Adapt The Hunger Games For The stage?

As a middle schooler of the early 2010’s, there were a lot of post-apocalyptic and dystopian media being released after the Harry Potter movies ended. My favorite from the Dystopian YA genre is The Hunger Games. In 7th grade, I was in a bit of a literature slump as I finished the Harry Potter series. I picked up the first Hunger Games book because my friends were talking about the movie that was going to be released before spring break. They kept on telling me how good of a book it was and they were right. The setting felt so real because of my background in camping and martial arts. I could hear the sounds of the woods and I knew the feeling of wielding a sword. It’s been a while since I’ve read the books but over this last week I was rewatching the movies again and thought to myself, Could this be adapted for the stage? 

Right now on Broadway, there is a trend of adapting a movie or a popular series to the stage. Mean Girls, Pretty Woman, Waitress, Anastasia, Harry Potter and the Cursed Child are just a few. And in the recent years we’ve seen stage adaptations of 1984, Fahrenheit 451, A Clockwork Orange, and A Brave New World. So should The Hunger Games be brought to Broadway?


The author of The Hunger Games, Suzanne Collins, wrote her books in a three-act format and has a background in playwrighting. So when adapting it to the stage, each chapter is or two is like a scene and there is also that whole theatrical arc. Also, this story is based on the myth of Theseus and the Minotaur and it wouldn’t be the first time audiences have been exposed to Greek Mythology since Theatre comes from the ancient Greeks. Plot-wise, The Hunger Games flows like a play.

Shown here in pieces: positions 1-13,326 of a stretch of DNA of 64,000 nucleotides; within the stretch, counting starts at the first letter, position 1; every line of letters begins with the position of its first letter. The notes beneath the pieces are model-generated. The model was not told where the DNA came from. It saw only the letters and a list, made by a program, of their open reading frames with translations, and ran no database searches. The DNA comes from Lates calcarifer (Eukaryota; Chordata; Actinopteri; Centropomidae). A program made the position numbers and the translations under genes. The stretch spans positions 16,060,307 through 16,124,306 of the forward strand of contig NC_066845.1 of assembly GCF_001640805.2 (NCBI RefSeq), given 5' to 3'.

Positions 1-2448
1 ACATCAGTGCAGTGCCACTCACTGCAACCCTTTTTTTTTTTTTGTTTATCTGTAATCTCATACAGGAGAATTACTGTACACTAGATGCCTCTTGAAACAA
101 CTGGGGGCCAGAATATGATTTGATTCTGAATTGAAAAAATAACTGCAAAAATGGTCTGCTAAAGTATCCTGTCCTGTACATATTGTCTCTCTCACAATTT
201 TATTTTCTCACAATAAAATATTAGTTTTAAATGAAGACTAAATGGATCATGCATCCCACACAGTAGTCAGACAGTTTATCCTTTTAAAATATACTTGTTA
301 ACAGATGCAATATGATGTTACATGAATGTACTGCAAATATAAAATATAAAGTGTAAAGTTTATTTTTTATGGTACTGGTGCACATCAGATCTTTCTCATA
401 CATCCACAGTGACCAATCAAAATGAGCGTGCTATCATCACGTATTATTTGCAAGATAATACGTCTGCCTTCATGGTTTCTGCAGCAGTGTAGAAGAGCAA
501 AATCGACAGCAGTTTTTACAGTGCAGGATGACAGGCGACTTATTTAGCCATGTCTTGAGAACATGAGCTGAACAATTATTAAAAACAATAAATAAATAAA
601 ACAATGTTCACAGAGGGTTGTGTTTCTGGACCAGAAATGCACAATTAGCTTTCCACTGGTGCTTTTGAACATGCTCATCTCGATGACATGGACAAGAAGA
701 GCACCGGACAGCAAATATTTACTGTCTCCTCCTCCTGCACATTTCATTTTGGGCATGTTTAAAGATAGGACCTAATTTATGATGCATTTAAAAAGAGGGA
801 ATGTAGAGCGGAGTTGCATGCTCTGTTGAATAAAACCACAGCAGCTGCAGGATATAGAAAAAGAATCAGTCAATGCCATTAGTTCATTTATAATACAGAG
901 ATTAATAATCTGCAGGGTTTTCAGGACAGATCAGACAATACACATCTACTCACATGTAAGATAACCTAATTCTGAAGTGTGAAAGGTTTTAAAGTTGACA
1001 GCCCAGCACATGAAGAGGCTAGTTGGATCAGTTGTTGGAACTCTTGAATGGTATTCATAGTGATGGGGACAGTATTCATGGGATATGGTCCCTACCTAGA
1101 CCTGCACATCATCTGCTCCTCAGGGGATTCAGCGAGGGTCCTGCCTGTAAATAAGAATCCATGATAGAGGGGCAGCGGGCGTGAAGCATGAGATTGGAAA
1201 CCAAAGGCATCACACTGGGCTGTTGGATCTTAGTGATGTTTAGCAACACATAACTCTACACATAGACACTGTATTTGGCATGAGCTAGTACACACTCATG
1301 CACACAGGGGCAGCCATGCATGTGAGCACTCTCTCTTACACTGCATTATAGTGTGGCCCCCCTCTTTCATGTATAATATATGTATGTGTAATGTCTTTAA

The books are written from Katniss’s perspective, the audience sees everything that she sees. We are with Katniss in the arena and we are in her head as she monologues. It made sense in the movies that we see things from the Gamemakers and the world outside of the arena because it fit the medium of film. In a stage adaptation, we don’t have to see everything that is being planned before it happens in the games which would let the audience be surprised by certain things instead of being told what is going to happen. 

The Hunger Games breaks gender stereotypes. Katniss is blunt and a bit emotionally inept. She hides what she is feeling. Peeta, on the other hand, is sweet, gentle and openly expresses himself. How many pairs can you name that have swapped stereotypes? Plus this isn’t a teen love story. It’s a story about survival and justice. I would love to see an actress play an honest portrayal of an introverted  and tough as nails rebel.

Going over to design elements, The Capitol Citizens have very theatrical and elaborate outfits. The hair and make up of the Capitol would be very interesting to see onstage. Cinna’s costumes with the fake fire could become a reality with the right technology. We’ve already figured out how to transform one dress into another if you have seen Cinderella. Then we see the District citizens who dress very simply. Think of something like Of Mice and Men, or a standard 1930’s period piece. Costuming for The Hunger Games would be very interesting to see blending ideas from The Great Depression, New York Fashion Week, and Survival Gear. With the tech advancement of digital screens, creating those elaborate metropolis, war torn buildings, or outdoor scenes are a lot easier to do now than five years ago. Imagine seeing those sweeping fields beyond the fence of District 12 or even the Training Center before the games. Now imagine the scene with the interviews with Caesar Flickerman with you the audience as the Capitol audience members. Wouldn’t that be interesting?